Death of an Arizona Ash

Google Photos Album

When we came to look at this house during our house-shopping marathon back in 1997, the thing I noticed first was the giant tree in the backyard. A well-aged Arizona Ash that was visible from blocks away and served as a landmark for neighborhood travelers.

The previous owners hadn’t done the tree any favors and had blocked off view of the tree from the pool with a really ugly chain link fence. When we had the garage resided, we spent the money to have the fence blocking the view of the tree (and confining its roots) removed. I was planning on making it a feature of the backyard with a raised deck and seating around it, but that plan proved premature.

The tree that I fell in love with before falling in love with the house and yard it was in, died today. Rot that we had been warned might set in at the crotch of the tree (where the main branches or boughs of the tree come together into the trunk, all of which are considered the bole. I learned something today) had occurred despite our best efforts. I have noticed that several other trees of this type have experienced similar failures, and some owners had tried salvaging the remainder of the tree with varying degrees of success.

However, the limbs of the tree that were still upright threatened my house and my neighbors house, and the arborist we hired to assess the tree agreed that it was time to bring the whole tree down before the rest of it failed. It broke my heart, but we agreed to a price and the dismemberment began a few days later.

It was one of the most heartbreaking things to watch, so I tried not to spend too much time doing it. I did take a few documentary photos, linked above as a Google photos album. Other than that I hid inside the house and tried not to cry about a tree dying.


2019- Even the flat stump of the tree has rotted away now. There is almost no trace of the giant landmark that once stood there. There is a rather impressive Chinaberry tree growing right next to the place where it stood, a volunteer that we tried to kill a few times and then simply gave up. It has five boles (trunks) because we cut it down several times as a sapling before just giving up. There are a couple of Mimosa trees that are growing in the wrong places (over sewer lines) that we haven’t given up trying to kill, but they just won’t die, like the Chinaberry wouldn’t die. It’s going to have to come down to make way for other trees we’d prefer grew in the yard eventually. Right now it shades the garage, so we have left it alone.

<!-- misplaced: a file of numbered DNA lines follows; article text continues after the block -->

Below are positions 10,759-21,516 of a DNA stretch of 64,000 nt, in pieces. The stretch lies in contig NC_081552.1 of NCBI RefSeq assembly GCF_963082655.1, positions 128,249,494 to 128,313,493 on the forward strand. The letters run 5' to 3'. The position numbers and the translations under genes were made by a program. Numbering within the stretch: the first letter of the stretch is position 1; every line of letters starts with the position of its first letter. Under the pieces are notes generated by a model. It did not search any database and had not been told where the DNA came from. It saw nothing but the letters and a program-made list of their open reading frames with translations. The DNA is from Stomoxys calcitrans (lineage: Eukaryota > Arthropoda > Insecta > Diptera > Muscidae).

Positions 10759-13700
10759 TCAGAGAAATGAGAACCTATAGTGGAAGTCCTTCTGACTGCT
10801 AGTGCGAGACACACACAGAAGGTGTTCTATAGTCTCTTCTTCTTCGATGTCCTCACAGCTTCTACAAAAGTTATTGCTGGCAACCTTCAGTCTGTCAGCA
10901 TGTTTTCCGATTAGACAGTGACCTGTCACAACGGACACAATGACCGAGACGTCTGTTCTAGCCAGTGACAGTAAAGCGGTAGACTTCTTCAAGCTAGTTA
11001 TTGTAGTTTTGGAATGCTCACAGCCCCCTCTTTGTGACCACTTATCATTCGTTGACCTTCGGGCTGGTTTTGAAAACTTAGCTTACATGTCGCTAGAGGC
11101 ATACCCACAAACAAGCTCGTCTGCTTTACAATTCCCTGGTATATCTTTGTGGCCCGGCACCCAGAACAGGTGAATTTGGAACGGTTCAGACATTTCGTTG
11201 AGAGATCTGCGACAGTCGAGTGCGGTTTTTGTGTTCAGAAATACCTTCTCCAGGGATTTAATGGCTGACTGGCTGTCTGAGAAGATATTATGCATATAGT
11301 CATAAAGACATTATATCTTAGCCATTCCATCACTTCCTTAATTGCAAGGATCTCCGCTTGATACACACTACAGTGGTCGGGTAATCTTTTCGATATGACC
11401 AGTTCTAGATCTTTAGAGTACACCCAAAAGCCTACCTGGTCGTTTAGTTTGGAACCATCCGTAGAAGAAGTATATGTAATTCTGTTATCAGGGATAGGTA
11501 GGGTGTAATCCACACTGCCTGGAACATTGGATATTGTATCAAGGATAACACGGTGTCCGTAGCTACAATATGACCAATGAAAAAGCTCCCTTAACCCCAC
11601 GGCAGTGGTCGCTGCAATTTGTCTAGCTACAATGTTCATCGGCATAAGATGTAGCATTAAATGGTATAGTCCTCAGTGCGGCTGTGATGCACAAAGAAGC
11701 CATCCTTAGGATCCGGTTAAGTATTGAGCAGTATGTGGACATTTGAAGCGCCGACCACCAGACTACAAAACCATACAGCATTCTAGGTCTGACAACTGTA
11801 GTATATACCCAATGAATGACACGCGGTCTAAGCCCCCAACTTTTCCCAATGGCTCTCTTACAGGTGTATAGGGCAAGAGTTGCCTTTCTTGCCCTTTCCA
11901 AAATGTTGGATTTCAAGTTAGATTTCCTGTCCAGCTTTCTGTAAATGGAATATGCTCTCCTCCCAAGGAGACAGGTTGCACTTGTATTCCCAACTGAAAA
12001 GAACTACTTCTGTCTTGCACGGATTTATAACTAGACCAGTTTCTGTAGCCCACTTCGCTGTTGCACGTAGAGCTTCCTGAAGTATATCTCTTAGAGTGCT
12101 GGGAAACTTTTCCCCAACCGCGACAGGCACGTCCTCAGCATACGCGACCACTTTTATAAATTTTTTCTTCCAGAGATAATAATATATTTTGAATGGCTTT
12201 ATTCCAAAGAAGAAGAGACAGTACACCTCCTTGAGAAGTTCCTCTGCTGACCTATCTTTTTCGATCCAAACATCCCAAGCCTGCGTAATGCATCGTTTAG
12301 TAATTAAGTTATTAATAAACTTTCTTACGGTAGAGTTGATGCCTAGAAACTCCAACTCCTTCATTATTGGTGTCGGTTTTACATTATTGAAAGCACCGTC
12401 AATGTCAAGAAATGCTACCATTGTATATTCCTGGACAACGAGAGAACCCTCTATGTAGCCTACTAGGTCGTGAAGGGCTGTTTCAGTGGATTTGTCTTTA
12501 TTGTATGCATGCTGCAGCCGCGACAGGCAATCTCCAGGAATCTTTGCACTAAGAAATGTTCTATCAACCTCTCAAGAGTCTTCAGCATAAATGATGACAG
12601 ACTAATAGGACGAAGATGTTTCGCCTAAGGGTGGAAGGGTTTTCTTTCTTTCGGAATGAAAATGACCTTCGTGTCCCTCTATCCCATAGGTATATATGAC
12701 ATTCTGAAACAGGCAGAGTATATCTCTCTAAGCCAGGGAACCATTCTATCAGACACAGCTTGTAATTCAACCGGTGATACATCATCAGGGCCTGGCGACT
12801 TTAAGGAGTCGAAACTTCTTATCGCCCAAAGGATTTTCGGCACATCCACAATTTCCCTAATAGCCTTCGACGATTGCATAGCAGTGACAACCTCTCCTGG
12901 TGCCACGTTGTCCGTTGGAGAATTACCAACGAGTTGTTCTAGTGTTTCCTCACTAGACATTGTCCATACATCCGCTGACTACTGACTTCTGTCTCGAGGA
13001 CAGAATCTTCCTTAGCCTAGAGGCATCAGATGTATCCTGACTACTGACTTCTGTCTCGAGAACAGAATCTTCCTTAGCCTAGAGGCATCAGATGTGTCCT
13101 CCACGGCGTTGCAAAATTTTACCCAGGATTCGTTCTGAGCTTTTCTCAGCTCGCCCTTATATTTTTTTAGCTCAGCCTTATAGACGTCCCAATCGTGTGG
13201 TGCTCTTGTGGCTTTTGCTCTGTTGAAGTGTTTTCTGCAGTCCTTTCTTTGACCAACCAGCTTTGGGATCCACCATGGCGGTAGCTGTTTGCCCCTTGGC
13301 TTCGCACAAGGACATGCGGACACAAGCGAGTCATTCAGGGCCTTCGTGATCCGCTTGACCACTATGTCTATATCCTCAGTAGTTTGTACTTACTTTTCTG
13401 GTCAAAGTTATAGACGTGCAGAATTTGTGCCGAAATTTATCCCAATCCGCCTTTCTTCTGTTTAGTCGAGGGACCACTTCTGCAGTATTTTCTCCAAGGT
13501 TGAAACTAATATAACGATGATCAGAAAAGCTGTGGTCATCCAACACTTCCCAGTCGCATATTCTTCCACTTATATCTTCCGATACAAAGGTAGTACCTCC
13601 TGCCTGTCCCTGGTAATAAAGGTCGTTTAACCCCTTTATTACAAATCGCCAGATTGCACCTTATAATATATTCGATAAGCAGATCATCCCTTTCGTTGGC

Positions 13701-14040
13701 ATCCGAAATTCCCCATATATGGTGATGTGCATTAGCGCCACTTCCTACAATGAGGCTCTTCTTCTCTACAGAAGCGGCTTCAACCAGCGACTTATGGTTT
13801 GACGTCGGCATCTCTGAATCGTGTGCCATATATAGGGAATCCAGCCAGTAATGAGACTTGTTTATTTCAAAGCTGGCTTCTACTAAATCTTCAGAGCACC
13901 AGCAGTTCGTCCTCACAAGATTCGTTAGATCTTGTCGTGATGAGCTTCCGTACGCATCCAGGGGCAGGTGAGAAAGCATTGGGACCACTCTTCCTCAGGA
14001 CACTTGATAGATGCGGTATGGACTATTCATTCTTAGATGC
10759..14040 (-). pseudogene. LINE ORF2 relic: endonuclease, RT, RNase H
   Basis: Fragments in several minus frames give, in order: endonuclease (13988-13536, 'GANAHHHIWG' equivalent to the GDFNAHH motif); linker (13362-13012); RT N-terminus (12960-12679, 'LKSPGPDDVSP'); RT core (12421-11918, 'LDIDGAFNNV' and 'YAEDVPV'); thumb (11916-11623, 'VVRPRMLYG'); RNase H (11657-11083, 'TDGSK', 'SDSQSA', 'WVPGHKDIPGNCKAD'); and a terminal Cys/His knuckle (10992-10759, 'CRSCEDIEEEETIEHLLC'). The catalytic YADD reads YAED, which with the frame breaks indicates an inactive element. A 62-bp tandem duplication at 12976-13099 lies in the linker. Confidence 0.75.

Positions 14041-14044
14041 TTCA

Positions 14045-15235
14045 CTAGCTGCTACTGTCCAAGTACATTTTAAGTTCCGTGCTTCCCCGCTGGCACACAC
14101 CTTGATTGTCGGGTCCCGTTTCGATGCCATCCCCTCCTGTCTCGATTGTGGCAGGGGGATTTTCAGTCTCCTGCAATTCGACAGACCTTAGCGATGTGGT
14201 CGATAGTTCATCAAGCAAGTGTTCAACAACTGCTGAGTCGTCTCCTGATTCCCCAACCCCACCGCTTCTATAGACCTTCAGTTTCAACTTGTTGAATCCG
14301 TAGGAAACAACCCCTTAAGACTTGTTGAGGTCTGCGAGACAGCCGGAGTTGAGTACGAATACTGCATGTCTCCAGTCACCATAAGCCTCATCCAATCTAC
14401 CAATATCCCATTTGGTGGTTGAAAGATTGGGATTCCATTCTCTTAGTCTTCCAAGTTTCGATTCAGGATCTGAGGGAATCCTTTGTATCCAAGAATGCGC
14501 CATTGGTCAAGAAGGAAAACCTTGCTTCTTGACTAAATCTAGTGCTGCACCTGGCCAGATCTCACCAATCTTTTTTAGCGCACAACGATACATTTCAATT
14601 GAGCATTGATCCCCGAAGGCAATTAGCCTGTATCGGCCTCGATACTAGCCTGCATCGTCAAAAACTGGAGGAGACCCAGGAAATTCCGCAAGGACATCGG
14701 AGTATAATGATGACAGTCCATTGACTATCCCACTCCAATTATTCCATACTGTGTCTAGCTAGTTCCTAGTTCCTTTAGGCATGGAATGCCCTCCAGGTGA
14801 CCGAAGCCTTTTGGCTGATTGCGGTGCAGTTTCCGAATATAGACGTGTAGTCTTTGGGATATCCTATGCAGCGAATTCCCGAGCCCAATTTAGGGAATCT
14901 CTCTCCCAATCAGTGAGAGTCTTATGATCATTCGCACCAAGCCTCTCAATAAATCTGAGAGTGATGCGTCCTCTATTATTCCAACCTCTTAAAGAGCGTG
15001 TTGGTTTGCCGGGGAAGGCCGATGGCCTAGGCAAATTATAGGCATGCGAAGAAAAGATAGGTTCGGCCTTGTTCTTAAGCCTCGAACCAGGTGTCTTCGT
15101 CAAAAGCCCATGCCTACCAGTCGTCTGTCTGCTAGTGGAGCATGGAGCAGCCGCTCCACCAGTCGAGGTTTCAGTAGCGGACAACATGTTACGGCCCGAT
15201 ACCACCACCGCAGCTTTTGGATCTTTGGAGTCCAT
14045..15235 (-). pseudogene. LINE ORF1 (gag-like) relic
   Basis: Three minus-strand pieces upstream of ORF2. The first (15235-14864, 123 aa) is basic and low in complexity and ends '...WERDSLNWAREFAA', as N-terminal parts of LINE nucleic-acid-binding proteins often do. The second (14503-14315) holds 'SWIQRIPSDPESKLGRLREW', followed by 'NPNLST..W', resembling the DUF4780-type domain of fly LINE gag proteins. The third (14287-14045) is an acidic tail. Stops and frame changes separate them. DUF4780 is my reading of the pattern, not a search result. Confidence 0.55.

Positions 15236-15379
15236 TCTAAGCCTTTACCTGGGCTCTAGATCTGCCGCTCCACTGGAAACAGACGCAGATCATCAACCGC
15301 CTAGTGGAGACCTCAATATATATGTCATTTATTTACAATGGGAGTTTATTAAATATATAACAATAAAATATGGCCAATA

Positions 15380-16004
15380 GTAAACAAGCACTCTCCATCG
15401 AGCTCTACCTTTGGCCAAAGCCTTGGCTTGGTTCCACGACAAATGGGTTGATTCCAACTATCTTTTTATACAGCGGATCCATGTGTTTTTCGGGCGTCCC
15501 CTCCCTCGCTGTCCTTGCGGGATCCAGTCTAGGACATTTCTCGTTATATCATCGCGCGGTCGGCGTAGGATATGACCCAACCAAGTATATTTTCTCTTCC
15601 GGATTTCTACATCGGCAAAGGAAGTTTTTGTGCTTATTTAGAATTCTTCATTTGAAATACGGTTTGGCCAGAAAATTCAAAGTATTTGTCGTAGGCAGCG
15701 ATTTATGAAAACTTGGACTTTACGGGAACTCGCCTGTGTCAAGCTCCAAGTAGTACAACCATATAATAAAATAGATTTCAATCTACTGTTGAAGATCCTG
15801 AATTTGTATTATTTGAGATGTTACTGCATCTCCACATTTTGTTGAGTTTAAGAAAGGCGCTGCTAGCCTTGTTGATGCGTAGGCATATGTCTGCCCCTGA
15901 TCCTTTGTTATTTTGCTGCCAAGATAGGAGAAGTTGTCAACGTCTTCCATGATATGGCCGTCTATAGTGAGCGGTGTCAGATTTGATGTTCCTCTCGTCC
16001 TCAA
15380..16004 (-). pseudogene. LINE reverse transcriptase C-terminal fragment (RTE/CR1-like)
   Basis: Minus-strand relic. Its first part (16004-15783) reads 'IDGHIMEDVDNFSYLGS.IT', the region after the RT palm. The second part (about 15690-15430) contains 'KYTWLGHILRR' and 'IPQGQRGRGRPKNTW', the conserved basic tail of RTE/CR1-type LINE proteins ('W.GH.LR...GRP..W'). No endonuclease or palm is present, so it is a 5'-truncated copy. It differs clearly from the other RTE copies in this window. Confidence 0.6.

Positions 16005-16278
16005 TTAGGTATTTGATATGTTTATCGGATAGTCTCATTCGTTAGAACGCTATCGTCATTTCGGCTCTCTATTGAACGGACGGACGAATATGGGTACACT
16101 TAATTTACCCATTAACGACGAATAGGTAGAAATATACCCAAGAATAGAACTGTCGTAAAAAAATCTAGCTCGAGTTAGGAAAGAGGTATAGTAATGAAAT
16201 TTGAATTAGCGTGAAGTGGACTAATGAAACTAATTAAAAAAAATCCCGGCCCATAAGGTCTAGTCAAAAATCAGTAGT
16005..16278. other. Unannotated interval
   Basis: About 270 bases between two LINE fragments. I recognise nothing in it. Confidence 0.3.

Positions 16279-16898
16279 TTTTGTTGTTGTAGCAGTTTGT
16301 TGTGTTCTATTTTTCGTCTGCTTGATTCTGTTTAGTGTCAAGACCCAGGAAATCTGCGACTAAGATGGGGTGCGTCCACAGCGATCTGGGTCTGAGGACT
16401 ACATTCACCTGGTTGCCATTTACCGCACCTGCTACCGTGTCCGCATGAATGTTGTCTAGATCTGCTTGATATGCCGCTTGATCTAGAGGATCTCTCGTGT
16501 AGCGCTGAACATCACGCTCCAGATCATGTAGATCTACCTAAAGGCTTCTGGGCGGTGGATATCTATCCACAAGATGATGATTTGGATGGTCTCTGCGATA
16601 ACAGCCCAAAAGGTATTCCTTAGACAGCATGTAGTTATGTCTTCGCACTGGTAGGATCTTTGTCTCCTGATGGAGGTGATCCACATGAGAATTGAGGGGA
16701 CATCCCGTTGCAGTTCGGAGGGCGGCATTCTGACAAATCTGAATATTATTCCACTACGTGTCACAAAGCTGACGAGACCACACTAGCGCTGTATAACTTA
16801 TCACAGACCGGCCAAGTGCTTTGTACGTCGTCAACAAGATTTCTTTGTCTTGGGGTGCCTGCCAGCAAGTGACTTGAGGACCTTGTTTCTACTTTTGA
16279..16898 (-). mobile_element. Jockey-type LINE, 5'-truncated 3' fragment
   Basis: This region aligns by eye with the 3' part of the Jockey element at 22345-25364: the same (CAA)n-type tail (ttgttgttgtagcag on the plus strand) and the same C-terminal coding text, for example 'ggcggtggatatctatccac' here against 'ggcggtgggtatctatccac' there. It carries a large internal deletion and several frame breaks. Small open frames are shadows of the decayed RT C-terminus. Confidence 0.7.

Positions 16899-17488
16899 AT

But You Get to Eat Ice Cream for Dinner!

In 1974 my tonsils tried to kill me by strangulation and so my parents found a surgeon to cut them out. This was merely a pause in the lifelong battle I’ve waged with allergies, a battle with my own immune system. The surgery marks my earliest memory of hospitals. Of medical care. My throat hurt for a long time after that, but I didn’t care because I got milkshakes for meals while I healed. As many as I wanted.

Ear infections were a common thing. I learned through repetition to let my mother know when my hearing changed, when my ears started hurting. The doctor’s office, dentist’s office and the hospital were less than a block away from our home in that small town. The county hospital shared the same alleyway with my home, with the emergency entrance at the end of the muddy alleyway behind the next door neighbor’s house. I don’t recall a single time that the emergency entrance was used at the hospital, although I’m sure my memory is in error.

I played in the mud of that alleyway for many years. I rode my bike through the potholes in the dirt track every summer that I lived there. Rode that same bike to the county pool that was two blocks away as often as I could. I would have lived in that pool if I could have figured out how to sleep there. However, frequent trips to the pool lead to frequent sinus infections and being banned from the pool for weeks at a time, so I had to make sure to get the water to drain out of my sinuses every time I went swimming, a miserable process of laying my face on the hot concrete at just this particular angle, so that the water could be coaxed into leaving the tied up passages in my head.

Entry 2 of the Meniere’s Story that I’m working on.